TC newcomer offers upscale vibe and European favorites
Those who enjoy some of the specialties at Opa! and the Metro in Traverse City now have a new, more upscale alternative.
Paul and Brigette Barbas, proprietors of those two restaurants, have opened their new- est endeavor uptown. Make that Uptown. Located just east of downtown TC on Front Street, Uptown opened April 15, and Paul Barbas says they have been pleasantly surprised at the response thus far. “There are hints of Opa, but there’s added value as well,” he said.
Like their restaurant at the Cherryland Center, Uptown features numerous Greek and Polish specialties, owing to the owners’ Greek and Polish heritage. But its menu is more expansive, including more European favorites, and the vibe is more urban and upscale, though hardly stuffy.
The former JP’s Diner (and before that, Roma Italian restaurant) has been transformed into a casual upscale restaurant. The bar area includes a grand piano.
That’s but one of the differences between Uptown and its culinary brethren.
“We found out in January it (this location) might be available,” said Paul. “We said, ‘How do we do it differently?’” One answer was to emphasize the urban, European vibe. To that end the couple hired artists such as Greg Nachazel, Paulino Cecilio Jr and Joeseph DeLuca, as well as Traverse City Art & Design Studio to transform the setting.
Patrons are welcomed by a large wallmounted sculpture, and colorful large scale paintings adorn the walls near the restrooms.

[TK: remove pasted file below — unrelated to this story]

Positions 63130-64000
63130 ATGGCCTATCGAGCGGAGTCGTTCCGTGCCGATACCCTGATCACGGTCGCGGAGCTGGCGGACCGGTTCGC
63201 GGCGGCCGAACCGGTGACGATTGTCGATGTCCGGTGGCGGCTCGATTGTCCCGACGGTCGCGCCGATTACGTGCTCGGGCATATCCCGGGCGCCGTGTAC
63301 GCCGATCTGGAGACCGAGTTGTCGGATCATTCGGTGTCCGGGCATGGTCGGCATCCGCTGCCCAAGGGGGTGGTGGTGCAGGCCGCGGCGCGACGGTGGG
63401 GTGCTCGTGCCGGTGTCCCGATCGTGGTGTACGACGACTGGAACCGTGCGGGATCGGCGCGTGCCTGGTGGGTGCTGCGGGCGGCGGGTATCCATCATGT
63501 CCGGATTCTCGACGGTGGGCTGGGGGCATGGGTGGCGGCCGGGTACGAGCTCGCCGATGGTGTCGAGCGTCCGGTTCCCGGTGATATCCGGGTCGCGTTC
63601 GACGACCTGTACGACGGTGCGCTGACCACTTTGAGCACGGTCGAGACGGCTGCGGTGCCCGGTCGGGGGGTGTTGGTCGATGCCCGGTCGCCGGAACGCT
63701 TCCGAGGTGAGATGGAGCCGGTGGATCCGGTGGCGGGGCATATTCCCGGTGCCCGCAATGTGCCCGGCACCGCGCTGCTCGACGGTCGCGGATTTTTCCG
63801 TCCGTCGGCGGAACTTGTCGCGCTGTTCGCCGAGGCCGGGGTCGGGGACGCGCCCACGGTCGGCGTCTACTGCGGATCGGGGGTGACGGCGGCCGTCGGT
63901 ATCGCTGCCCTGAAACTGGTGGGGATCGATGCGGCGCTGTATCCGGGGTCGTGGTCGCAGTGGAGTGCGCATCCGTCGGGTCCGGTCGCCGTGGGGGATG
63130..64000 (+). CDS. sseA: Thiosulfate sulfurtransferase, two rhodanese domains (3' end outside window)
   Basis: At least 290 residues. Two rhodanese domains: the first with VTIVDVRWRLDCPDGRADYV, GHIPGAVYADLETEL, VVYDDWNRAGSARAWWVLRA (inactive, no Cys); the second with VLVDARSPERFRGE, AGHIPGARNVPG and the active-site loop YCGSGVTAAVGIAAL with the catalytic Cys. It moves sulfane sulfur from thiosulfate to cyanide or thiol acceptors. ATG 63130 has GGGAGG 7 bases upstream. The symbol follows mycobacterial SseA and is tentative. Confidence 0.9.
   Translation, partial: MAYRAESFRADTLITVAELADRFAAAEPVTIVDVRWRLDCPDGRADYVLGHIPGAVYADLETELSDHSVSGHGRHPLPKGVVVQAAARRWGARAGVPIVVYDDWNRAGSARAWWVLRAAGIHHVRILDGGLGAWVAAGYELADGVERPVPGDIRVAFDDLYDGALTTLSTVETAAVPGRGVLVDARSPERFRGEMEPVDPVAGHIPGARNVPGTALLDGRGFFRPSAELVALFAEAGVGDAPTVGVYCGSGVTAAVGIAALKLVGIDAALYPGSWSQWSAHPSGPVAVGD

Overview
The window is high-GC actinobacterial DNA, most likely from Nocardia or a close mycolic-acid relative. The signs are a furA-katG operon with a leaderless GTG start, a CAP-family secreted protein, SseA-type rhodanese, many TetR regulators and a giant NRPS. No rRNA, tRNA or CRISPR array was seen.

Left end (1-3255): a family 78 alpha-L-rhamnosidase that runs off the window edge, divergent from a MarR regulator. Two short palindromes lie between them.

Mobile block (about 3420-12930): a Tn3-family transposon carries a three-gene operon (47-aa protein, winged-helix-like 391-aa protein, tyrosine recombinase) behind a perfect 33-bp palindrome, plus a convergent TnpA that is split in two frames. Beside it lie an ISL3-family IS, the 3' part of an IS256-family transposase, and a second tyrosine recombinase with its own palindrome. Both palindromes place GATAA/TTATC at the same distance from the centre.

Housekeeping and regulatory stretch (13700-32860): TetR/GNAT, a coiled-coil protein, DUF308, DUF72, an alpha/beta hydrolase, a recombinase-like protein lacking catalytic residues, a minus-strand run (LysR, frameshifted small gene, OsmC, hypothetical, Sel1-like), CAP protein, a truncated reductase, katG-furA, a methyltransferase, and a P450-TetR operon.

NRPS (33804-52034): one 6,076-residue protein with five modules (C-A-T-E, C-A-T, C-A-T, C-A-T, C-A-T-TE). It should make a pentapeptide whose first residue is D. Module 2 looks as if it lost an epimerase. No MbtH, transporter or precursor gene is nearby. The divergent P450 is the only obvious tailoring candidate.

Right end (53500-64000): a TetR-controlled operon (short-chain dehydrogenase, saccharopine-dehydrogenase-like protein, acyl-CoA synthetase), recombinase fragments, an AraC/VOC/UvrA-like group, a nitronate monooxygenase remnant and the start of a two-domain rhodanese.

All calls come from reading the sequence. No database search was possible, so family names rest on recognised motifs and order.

“We’ve got the waterfall glass to separate the dining areas,” said Paul, gesturing to the wavy glass that transmits light but obscures what’s on the other side.
With the transformation of the setting came the transformation of the menu. Chef Brian Maloney and several staffers came from TraVino, the now-shuttered Italian and Mediterranean-themed eatery adjoining the golf courses at Grand Traverse Resort.
Favorites such as Opa! Saganaki (Greek cheese flamed tableside) and the Greek Salad are joined by Mediterranean Salmon (grilled salmon with sun-dried tomatoes, olives, capers and lemons) and Barramundi with Tarragon Brown Butter (an Australian fish served with wild mushroom risotto).
“We started with the chef’s comfort com- fort zone,” said Brigette Barbas.
Then they added a little more flair. The Greek Kisses have become Italian Kisses, with Gorgonzola, ricotta and cream cheese in a wonton wrapper, then flash fried. Greek meatballs became Italian and Greek meatballs. Pierogis gained new stuffings. “It’s not what people are used to with Eu- ropean cuisine. It’s more contemporary. Euro- pean with a twist,” said Brigette.
Dessert favorites include Baklava, crème Brulee, and white chocolate raspberry tirimisu.
“I always judge a good restaurant by its appetizers and desserts,” said Paul. Patrons at Uptown will certainly find their share of those delectables there.
At the bar, the wines are outfitted with a Cruvinet pouring system. Rather than being recorked, the wine is pushed out by nitrogenbased taps. That keeps the wine fresh longer.
Next to the bar is the piano. Local favorite David Chown has played there with Miriam Pico, and Paul promises continued and expanded entertainment offerings.
Its location adjoining downtown makes Uptown easier to get to for those on the north and east sides of town who have a hankering for the Greek and Polish favorites at Opa. And Paul and Brigette see its casual upscale vibe as offering an alternative to their other restaurants.
“You can try something different. It’s European, but relaxed – the kind of place you could go to once or twice a week.”
At least that’s what Paul and Brigette hope.
Uptown is located at 830 E. Front St. Phone 943-1434. You can visit its Facebook page at Opa Uptown.
It is currently open for lunch and dinner, 11-9 Sunday through Thursday and till 10 or 11 on Friday and Saturday. The hours will expand as summer approaches, and it will be open for breakfast in a few weeks.
Salads begin at $6 Entrees run from $13 to $24